I don’t think there even needs to be a policy change. The policy already says to avoid lists of keywords in titles, and Envato usually just do what they wish without any prior warning anyway like they did when they axed credits. I’m sure once authors start getting soft-rejects right, left and centre, they will stop pretty quickly and eventually, everyone will get the message.
I thought all title changes had to go through review already? Is that not the case?
No, it does depend on how many authors actually have trusted update (meaning you can update your items name/mp3/zip file without a reviewer anytime).
Most duplicate tracks are done by renaming tracks (with trusted update) as far as my impression goes.
Oh I see! haha Crikey what a noob! So you’re saying that the “trusted” authors will be able to upload with a legal name, then change it after… Man! Envato have so many caveats and silly loopholes. I guess I’m lucky that most of the music tracks I make for stock are already named for me, or perhaps I sould try re-naming my latest track “Liszt Liebestraum No 3 was Liszt Liebestraum No 3”!
As one who dabbles a little in the Title Is Title game, I’d just like to say that it would be far preferable if Envato would prohibit it. But as long as it is an effective method of pushing a track toward the top of search results, there’s absolutely no reason NOT to do it, if it works. (And it does not, by the way, work on every keyword.)
As long as the rules are absurd, might as well play by the rules.
From a business perspective of course it makes sense to give your products visibility. Authors will conform to how the search engine works no matter how awkward it is.
So yeah, the system needs to change in some way or another, giving the players instructions to behave will not work.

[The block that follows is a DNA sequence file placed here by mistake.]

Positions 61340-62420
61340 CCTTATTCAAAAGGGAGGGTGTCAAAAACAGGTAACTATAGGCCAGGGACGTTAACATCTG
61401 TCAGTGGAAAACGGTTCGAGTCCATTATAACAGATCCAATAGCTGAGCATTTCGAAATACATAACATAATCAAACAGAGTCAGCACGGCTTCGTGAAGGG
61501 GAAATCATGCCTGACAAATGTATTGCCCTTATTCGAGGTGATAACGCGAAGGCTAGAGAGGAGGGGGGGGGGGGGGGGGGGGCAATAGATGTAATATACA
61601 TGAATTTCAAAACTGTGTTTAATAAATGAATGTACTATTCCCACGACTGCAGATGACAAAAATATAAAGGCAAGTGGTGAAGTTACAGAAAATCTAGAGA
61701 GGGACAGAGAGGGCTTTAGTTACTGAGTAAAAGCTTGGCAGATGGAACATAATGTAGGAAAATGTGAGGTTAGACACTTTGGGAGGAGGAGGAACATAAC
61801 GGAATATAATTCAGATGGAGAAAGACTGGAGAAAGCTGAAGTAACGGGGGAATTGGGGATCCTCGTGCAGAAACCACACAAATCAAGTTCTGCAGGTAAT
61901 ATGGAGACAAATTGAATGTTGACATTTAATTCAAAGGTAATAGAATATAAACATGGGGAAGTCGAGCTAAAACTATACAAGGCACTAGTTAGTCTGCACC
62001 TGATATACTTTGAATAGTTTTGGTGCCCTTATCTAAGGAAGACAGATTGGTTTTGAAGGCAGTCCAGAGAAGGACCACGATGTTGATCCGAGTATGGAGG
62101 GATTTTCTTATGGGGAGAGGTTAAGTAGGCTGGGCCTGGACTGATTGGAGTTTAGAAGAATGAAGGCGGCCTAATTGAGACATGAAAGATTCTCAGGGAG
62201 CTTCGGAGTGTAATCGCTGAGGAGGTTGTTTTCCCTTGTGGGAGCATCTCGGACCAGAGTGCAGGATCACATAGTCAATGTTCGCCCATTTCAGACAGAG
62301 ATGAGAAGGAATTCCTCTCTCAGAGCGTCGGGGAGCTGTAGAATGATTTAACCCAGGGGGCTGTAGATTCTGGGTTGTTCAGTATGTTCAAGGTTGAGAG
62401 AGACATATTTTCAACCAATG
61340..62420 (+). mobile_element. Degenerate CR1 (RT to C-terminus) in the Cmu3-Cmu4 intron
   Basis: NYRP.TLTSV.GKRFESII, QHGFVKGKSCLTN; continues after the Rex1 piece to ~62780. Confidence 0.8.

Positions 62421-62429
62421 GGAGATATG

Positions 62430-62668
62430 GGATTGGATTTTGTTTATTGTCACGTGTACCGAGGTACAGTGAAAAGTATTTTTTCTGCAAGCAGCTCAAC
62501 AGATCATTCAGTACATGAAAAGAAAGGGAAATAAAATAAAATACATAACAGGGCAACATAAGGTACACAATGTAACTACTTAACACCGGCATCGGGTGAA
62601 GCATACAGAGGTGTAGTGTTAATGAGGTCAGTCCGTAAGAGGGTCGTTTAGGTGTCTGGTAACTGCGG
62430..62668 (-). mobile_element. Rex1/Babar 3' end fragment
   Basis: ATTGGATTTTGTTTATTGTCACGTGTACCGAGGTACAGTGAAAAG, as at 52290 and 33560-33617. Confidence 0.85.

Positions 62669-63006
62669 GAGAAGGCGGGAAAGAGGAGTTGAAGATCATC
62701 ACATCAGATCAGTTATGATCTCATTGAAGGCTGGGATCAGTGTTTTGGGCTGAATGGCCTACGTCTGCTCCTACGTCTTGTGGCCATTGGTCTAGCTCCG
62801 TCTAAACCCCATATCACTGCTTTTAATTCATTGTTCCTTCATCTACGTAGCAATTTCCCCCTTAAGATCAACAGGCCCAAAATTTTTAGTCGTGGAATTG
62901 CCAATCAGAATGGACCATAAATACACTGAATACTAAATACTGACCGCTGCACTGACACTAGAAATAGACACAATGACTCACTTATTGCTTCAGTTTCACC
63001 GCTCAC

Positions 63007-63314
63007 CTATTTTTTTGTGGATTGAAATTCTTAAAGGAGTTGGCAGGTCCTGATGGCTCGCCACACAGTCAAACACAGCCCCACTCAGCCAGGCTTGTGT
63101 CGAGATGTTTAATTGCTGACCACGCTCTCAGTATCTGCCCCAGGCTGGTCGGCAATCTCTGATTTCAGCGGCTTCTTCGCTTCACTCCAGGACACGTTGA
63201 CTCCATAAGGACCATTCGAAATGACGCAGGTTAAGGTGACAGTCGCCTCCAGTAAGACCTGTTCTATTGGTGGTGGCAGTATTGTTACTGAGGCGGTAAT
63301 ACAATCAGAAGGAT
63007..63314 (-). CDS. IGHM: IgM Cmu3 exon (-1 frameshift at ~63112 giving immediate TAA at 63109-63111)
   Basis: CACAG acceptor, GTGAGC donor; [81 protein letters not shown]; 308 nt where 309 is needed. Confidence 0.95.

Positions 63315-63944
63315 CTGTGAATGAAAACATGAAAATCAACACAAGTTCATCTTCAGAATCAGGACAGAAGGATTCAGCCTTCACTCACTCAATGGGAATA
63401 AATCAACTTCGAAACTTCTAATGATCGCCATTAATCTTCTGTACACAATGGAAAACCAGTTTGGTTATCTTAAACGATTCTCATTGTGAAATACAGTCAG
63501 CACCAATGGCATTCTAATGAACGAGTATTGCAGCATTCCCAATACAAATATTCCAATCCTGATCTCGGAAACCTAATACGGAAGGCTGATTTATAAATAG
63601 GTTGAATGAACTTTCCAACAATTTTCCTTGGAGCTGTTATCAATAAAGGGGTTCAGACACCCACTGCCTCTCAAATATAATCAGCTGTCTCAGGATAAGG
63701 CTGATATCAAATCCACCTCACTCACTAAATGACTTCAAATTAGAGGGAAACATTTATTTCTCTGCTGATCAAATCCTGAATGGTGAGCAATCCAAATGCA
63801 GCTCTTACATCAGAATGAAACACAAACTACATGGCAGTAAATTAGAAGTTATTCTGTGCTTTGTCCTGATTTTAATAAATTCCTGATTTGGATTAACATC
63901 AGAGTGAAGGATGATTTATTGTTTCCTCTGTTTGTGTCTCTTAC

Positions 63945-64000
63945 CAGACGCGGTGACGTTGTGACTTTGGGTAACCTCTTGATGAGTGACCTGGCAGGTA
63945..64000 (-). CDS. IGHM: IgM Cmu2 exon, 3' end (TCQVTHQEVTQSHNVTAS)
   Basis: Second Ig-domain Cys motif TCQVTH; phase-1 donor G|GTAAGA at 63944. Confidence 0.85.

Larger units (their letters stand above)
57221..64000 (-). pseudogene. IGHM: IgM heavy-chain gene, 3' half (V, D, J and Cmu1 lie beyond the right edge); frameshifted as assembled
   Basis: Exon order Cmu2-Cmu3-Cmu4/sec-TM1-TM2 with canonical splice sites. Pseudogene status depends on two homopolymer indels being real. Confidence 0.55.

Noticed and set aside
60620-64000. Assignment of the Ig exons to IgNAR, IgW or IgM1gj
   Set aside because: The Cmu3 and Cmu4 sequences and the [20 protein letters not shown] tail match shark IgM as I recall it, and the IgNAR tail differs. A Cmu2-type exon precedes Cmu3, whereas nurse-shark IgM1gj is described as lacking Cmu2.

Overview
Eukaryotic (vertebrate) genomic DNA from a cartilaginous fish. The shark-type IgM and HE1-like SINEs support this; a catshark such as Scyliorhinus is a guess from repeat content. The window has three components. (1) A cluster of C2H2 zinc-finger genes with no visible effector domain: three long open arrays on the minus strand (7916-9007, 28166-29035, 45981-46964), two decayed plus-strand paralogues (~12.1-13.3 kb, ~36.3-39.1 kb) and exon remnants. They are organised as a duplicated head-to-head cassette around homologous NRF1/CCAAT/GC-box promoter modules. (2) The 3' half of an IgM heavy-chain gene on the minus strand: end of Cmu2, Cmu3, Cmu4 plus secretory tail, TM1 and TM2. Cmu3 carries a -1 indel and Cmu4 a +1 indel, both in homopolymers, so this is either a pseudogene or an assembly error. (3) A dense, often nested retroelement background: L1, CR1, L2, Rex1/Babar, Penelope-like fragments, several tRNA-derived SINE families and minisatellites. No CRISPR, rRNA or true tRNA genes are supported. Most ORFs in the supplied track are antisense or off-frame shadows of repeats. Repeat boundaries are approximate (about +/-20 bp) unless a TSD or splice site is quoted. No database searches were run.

I don’t know guys, any junior programmer could add a very simple rule to the SE to soft reject items with repeated words and block the ones who already have them in literally less than 10 mins. Imagine naming a track “P#nd5”, I’m sure we would have the full weight of the law upon us in the blink of an eye.
If this is not happening is either because they just don’t care anymore about what happens this side of the wall, or, and excuse my paranoia, becuase a total chaos scenario on the markets might be positive to Elements. The banner refreshed 4 times a week, the $5 fever, self purchasing items allowed, the naming cheats, 1 day reviews…
Anyway, hope they’re really adressing all the SEO mess and that we see some changes anytime soon.
Can you explain what you mean by using the same template?
I noticed some authors have a DAW template with the same instruments and they use that to do a million tracks with different arrangement- melodies and so on, but using the same instruments almost 100% . I noticed they don’t even change the main instruments (like piano)… But I don’t blame them! They are doing this for money and only, and good for them! But not good for their portfolio…so good for sales not good for image
the “Hip-hop is Hip-hop” thing that I forgot to mention, is a tactic that some authors change their item names by doubling the title, and that makes the track show up in top places in search…